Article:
English for Academic Purposes
Native speakers read quickly and do not use a dictionary. You do the same in your own native language because the context provides enough clues for you, even to the meaning of new terms. It is the same in English.
The following are strategies I have collected from research and my own observations on how I learn new vocabulary best (as a non-native speaker of English).
suggestion: No dictionary!
The dictionary should be your last resort to find the meaning of new words. It takes much too long and slows your reading down a lot. In addition, bilingual dictionaries will change your thought patterns from English back to your native language. This is not a good strategy and interferes with learning English.
First, you need to decide if the word is essential to the meaning or not. Remember that words in definitions, topic sentences, thesis statements are important.
If NO è skip the word; ignore it.
If YES è use one of the following strategies
Strategy #2: Guess the meaning from context (VIC = vocabulary-in-context). Look for clues to the meaning in the same sentence, the sentence before, the sentence after, and the rest of the paragraph.
EXPLANATION: American writing usually has redundancies built in so that important words are either explained,
defined, or repeated as a synonym. It is your job to find those explanations/definitions/synonyms by looking at
similarities in the words and sentence structure around the word you are trying to find the meaning for.
Strategy #3: Find the meaning through punctuation clues.
EXPLANATION: Punctuation is a powerful tool in unlocking the meaning of
unfamiliar but important words. American
writers usually give an explanation or synonym after a new, important word has been introduced. The new, important word
would be first, followed by an explanation or synonym that is set off by punctuation marks.
Examples of punctuation clues
I often mark my reading texts with VIC (vocabulary-in-context) in order to highlight a term that is explained in context.
b. Dashes —…..—
In the 19th
century, U.S. businesses embraced the philosophy of laissez-faire—the
principle that the government should not interfere in the economy but should let business function
without regulation and according to its own “natural” laws—and … (Ebert, 2000, p. 32)
John D. Rockefeller’s Standard Oil controlled—in fact, monopolized—the petroleum industry (Ebert, 2000, p. 33).
Commas , ….. ,
The very first legal form of business organization, the sole proprietorship, is owned and usually operated by one
person who is responsible for its debts (Ebert, 2000, p. 35).
The biggest advantage of regular corporations is limited liability: The liability of investors is limited to their personal investments in the corporation (Ebert, 2000, p. 39).
Strategy #4: Look for context clues.
These include words like
· for example, for instance, e.g. è An example follows.
· in other words, i.e. è A restatement of the sentence follows.
· but, however, on the other hand, in contrast è A contrast is made with the previous item/sentence.
· If … then…; because; as a result è A cause/effect relationship follows.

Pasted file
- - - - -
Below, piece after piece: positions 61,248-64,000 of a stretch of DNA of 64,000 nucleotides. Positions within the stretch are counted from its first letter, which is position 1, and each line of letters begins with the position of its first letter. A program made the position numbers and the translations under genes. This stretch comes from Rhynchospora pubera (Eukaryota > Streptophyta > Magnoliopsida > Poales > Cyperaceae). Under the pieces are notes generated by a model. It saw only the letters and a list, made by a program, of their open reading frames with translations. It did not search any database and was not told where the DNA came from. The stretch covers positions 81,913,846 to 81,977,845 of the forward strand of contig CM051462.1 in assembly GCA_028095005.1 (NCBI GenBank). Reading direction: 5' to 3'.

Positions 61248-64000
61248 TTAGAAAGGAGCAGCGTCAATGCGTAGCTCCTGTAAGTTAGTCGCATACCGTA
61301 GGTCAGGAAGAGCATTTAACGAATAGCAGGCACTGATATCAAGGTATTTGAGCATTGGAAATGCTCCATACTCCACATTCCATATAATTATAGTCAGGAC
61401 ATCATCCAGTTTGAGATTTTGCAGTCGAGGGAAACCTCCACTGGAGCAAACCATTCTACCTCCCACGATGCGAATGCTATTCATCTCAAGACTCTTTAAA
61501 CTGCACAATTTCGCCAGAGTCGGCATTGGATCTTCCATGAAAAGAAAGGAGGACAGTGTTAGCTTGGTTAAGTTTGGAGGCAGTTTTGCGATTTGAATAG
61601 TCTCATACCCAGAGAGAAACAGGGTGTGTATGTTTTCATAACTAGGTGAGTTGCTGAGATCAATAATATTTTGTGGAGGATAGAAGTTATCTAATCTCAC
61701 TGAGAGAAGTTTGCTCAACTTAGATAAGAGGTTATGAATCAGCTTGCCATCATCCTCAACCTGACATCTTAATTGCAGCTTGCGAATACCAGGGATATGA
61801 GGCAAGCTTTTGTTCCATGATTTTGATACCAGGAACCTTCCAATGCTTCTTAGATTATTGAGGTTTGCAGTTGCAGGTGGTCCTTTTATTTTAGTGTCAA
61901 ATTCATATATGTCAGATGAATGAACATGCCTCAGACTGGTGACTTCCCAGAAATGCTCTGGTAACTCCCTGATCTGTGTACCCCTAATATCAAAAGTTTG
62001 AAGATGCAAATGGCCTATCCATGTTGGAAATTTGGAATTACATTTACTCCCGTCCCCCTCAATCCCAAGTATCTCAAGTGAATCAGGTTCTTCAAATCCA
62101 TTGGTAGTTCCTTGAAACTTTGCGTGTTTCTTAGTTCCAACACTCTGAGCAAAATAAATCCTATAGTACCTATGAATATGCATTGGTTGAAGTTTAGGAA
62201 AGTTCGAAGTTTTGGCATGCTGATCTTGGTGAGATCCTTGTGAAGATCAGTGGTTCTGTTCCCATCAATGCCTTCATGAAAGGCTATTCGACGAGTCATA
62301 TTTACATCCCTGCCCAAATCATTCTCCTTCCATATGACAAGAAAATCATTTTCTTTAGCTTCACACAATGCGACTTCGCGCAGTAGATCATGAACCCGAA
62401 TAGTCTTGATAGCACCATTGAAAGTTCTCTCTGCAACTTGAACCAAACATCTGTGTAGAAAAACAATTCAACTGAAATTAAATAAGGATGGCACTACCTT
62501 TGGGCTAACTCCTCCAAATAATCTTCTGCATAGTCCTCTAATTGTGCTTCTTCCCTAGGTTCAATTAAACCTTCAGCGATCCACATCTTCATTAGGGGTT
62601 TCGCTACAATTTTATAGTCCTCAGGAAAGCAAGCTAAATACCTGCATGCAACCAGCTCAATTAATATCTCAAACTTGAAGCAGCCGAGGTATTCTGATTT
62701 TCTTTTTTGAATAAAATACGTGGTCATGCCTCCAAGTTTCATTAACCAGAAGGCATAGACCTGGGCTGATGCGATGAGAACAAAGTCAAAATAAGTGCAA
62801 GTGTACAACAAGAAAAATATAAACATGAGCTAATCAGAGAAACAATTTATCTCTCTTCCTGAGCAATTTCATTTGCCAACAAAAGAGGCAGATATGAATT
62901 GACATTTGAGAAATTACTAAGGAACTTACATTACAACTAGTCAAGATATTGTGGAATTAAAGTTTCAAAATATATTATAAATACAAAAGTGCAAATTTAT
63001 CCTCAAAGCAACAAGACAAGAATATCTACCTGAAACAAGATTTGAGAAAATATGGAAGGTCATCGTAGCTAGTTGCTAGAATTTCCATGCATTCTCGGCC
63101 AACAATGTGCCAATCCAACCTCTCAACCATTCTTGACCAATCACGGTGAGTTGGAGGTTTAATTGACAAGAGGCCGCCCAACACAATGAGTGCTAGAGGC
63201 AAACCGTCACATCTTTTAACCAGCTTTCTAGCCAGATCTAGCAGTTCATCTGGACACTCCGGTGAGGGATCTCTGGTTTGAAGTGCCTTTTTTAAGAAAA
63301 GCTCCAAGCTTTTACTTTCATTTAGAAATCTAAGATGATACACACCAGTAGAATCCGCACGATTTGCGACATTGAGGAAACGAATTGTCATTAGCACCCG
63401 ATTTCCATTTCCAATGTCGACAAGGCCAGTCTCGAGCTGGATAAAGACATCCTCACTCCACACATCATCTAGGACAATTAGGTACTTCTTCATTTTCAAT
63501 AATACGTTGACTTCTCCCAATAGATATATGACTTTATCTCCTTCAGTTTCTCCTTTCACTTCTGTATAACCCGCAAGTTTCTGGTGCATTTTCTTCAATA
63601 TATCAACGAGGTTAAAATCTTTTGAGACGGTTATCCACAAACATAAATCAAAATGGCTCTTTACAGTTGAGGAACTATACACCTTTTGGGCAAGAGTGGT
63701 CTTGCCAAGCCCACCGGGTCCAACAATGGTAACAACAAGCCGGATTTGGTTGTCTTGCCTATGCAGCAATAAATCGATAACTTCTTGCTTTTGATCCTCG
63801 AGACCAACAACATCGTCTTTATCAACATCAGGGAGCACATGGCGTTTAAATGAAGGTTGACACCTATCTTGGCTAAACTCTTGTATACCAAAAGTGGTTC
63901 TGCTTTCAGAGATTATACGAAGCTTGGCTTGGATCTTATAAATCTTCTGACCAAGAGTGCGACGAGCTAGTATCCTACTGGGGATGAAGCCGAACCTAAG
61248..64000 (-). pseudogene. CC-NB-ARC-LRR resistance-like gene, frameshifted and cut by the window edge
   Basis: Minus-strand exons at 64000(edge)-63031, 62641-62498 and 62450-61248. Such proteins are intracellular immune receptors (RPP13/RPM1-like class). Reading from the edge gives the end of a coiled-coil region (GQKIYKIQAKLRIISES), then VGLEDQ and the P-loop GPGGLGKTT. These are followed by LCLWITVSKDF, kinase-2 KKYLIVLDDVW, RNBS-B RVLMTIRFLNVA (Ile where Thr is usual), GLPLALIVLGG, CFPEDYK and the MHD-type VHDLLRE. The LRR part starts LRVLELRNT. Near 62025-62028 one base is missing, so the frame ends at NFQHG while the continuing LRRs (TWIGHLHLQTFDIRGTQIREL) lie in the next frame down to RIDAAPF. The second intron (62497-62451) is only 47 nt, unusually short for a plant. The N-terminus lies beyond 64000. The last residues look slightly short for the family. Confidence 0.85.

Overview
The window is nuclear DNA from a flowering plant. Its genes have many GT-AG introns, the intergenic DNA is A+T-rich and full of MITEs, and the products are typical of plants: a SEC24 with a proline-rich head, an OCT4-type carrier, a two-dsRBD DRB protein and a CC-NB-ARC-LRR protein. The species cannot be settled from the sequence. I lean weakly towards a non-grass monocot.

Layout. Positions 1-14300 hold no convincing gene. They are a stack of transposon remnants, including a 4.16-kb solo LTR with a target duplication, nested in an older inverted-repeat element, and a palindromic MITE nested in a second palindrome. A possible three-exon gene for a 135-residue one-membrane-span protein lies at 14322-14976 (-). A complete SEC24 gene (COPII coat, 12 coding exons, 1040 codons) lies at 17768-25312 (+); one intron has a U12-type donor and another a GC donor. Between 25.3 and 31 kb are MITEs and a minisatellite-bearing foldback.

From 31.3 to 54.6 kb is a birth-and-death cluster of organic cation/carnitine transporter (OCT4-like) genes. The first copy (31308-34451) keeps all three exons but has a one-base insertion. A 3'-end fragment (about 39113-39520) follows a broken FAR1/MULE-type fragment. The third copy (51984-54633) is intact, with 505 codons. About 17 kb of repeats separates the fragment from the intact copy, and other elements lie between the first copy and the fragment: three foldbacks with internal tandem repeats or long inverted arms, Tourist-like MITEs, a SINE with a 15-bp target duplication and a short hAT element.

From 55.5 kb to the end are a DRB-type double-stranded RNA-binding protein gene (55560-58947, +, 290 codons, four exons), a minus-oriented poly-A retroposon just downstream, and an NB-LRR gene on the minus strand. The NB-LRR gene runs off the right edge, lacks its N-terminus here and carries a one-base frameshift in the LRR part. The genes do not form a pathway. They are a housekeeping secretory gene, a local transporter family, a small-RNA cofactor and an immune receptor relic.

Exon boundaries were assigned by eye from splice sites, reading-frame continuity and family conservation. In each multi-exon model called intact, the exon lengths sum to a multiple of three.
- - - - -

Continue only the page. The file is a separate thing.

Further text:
· is/can be defined as; ….. is a …. which/that è A definition of the term follows.
· this/that/these/those è A reference is made to a noun/nouns used previously.
· the former è A reference is made to the first item mentioned.
· the latter è A reference is made to the last item mentioned
Context clues also include keywords that are repeated, synonyms of keywords, explanations of keywords or key terms, descriptions, reason/result and cause/effect explanations, comparisons/contrasts.
Strategy #5: Use word analysis.
This includes analyzing the word by looking for familiar roots/stems (the main part of the word), prefixes (the beginning part of the word, either Latin or Greek), and/or suffixes (the ending, which designates the part of speech—Noun, Adjective, Verb, Adverb).
Liquid = something that is not solid or firm
-ate is a suffix that designates a verb.
Liquidate means “to make something liquid”, for example a business, by turning all property into cash, which can be used to buy other goods easily and immediately.
Strategy #6: Ask someone (native speaker or teacher).
Take advantage of the great number of native speakers around you. Asking a legitimate vocabulary question is a great way to make initial contact with American students. They will be happy to help you out and often give you a much more detailed explanation than a dictionary would. In addition, you get an opportunity to meet someone and practice your English. This is one of the best opportunities to learn, both vocabulary and culture.
Strategy #7: Consult the English-English dictionary.
When you look up a word in the English-English dictionary, you automatically get at least one synonym, sometimes several. This expands your vocabulary immediately. In addition, you find out how to use the word in a sentence and how to pronounce it correctly.
Longman’s Dictionary of Contemporary English (for high-intermediate + students)
Collins COBUILD Dictionary (includes easy-to-see grammar notes in the margin)
Strategy #8 (absolutely last!): Consult your bilingual dictionary.
A word of caution: Many bilingual dictionaries, especially small ones—with only 10,000 or 20,000 words—contain many errors in grammar and meaning. Do not use them for academic purposes.
© 2005: Christine Bauer-Ramazani; last updated: July 09, 2017